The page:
Assistance of technology

Too often in the aftermath of a crisis in corrections we hear comments like, “I knew it was coming” or “it was only a matter of time.” In some cases officers had critical information that was not shared, which may have avoided the crisis.

In a broader sense, it was those basic conditions that allowed the crisis on September 11 to occur. In corrections, with the inmate population increases, and the multitude of demands on officer resources, it is easier to conclude that SA is limited under those circumstances.

SA, then, is increased in proportion to the amount of current information and knowledge officers have of their working environment. It is my opinion that technology in the corrections environment is moving forward by leaps and bounds to bring that gap. Those gains are seen in communications equipment in terms of radios and “man-down” emergency reporting systems.

Cost and improvements in cameras have made major gains in the last several years. Software and data-gathering systems in the form of classification, strategic threat groups, finance records, visitation, and criminal investigations are all growing significantly to give the system a clearer view of the risks in the correctional environment now and in the future. The “fusion” concept of all critical information related to corrections is not far away. All of this technology helps us see more and understand more to achieve a higher level of SA.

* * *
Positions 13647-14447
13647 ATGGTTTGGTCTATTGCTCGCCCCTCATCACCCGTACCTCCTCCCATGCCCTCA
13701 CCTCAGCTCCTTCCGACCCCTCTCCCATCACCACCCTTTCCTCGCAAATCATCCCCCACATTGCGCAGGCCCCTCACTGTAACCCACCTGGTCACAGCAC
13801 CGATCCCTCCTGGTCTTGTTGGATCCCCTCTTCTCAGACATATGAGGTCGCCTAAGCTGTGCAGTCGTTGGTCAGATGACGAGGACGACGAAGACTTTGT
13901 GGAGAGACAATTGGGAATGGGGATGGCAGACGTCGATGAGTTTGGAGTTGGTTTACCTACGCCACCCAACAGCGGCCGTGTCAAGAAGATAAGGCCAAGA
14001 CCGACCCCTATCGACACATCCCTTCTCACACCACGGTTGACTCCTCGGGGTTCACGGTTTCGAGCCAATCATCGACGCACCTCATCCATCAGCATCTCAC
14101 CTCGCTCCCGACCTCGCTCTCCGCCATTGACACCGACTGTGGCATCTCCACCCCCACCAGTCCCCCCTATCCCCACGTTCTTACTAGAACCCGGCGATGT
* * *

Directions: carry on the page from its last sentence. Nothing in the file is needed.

Conclusion

It is my opinion that the areas discussed in this article have pointed out subjects that can raise or influence the level of situational awareness of the correctional officer today. I suggest, because of these influences, that today’s correctional officer is far more prepared and equipped for success than at any other time in the history of the profession. As some areas of the country have experienced public resource reductions and corresponding reductions in correctional funding, it has been these areas that have helped maintain situational awareness and the excellent performance among staff.

Gene Atherton is in his 30th year of service in the criminal justice field. He is currently Institutions Program Manager for the National Law Enforcement and Corrections Technology Center in Florence, Colorado. He served 27 years for the Colorado Department of Corrections, which included the assignment of Security Specialist from 1992 to 1997, where he developed security and emergency management policy; designed new prisons; established staffing analysis; and created a system for insuring standards in security technology. In 1997, he was Warden at the Buena Vista Correctional Complex, and then became Director of Prisons for the Western Region in Colorado until retirement in 2004.

Atherton also is president of Correctional Consulting Services Group, and has served as a technical assistance consultant and trainer for the National Institute of Corrections> He is co-author of Use of Force –Current Practice and Policy, Supermax Prisons: Beyond the RockM, Guidelines for the Development of a Security Program, Third Edition, and The Evolution and Development of Security Technology. He can be reached at gatherton@wildblue.net


End Notes:
Guidelines for the Development of a Security Program, 2007, Atherton & Phillips, American Correctional Association Publications, page 48. 2 Guidelines for the Development of a Security Program, 2007, Third Edition, Atherton and Phillips, American Correctional Association, page 12.